The honored tradition of Sunday golf was secured in New York when Benjamin Adams successfully defended himself after he was arrested for disturbing the “peace of the day” by playing golf on a Sunday at Saegkill Golf Club in 1901. At that time, it was illegal to play sports on Sundays.
Seeking a pay hike from 50 cents a bag to 75 cents, Siwanoy Golf Club caddies went on strike in 1914. Some beat up their replacements, and others stole golf balls and clubs. eventually most of the striking caddies returned to work— at the old rate.
The '70s and '80s were a dangerous time for golfers in NYC. It wasn't unusual for players to hit around abandoned cars, get mugged or worse. "We get a certain number of dead bodies," John DeMatteo, a driving force to clean up golf in the city, told The New York Times in 1985. "I try not to be the first one out on the courses in the morning."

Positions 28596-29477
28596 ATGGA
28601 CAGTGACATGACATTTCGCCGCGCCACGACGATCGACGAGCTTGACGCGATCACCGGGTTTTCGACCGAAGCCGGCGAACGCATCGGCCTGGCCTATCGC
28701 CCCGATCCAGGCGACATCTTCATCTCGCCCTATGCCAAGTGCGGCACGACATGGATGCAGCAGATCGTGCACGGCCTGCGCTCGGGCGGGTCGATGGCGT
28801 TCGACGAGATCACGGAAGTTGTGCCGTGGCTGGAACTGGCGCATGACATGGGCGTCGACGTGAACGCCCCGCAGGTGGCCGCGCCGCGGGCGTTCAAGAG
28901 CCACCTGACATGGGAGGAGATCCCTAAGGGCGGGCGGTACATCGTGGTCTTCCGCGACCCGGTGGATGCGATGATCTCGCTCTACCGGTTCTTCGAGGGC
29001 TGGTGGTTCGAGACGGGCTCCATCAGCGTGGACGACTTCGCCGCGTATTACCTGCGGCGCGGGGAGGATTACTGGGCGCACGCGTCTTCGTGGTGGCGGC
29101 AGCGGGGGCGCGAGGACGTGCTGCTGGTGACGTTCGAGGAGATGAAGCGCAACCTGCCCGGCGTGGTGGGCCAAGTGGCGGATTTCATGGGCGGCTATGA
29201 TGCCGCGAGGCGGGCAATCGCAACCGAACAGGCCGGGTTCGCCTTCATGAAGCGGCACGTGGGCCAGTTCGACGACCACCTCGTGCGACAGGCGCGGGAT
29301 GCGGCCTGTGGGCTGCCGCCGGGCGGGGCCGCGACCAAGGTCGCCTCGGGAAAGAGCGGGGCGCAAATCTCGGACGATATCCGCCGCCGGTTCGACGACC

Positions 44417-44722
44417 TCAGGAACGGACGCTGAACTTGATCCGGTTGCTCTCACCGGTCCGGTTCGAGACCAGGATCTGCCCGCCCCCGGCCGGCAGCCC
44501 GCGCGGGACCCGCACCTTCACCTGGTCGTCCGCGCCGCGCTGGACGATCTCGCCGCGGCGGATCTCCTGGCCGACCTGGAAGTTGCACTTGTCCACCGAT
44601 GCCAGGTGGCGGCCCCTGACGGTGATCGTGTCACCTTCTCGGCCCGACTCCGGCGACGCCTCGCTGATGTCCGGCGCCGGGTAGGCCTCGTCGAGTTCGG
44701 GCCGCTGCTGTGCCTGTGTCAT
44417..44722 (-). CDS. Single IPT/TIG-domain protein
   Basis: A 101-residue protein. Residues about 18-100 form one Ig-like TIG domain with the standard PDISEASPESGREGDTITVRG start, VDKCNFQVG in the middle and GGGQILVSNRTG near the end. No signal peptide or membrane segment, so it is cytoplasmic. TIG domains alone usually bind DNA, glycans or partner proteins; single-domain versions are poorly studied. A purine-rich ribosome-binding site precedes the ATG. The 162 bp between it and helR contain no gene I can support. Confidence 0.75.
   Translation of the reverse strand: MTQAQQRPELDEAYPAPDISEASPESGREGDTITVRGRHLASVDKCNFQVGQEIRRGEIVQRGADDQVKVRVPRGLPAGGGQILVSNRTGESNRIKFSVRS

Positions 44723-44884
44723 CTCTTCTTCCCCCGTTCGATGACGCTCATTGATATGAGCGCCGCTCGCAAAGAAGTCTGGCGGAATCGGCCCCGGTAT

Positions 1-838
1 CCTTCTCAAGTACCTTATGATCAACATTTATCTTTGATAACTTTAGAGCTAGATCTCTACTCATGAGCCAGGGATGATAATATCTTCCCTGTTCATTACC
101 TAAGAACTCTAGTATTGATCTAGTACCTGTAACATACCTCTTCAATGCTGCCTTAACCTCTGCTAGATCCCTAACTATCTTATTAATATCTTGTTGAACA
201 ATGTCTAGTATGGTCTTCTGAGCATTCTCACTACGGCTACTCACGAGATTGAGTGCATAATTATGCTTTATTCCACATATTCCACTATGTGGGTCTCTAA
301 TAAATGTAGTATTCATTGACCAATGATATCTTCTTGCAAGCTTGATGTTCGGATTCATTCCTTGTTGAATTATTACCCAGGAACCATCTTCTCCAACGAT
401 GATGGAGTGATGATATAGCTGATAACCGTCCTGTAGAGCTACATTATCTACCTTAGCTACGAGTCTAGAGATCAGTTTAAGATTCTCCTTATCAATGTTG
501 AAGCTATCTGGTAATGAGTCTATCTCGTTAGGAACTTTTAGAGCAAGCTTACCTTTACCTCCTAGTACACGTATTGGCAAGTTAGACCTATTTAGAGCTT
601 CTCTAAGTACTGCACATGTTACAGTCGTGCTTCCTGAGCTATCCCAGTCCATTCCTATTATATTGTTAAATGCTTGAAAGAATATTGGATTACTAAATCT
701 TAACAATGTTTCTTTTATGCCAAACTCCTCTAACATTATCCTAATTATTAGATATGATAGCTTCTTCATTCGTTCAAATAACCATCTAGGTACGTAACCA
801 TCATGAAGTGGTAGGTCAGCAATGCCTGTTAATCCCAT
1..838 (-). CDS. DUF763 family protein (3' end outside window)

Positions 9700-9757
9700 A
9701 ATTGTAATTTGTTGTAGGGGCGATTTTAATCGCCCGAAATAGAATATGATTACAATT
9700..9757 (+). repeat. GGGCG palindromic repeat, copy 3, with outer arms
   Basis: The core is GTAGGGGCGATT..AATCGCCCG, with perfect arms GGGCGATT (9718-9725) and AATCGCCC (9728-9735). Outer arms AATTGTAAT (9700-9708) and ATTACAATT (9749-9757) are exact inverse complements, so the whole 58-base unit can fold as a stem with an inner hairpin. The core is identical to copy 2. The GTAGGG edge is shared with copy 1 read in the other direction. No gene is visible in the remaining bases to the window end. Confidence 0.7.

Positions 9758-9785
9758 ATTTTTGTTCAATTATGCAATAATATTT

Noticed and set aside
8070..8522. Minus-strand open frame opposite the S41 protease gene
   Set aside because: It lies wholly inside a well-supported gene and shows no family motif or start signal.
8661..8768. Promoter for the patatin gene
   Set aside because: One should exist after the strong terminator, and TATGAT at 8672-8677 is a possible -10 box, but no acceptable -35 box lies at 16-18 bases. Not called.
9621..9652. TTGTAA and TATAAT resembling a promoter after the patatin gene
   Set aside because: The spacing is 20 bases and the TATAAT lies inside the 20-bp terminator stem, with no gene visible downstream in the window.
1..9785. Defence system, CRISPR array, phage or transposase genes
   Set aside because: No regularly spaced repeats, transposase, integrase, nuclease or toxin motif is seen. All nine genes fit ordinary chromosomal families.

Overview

New York City auction houses have brokered the sale of Andy Warhol's famous Jack Nicklaus painting (sold for $52,500 in 2012), Frank Sinatra's golf cart ($20,700 in 1995), and an original program from the first Masters Tournament ($12,650 in 1995).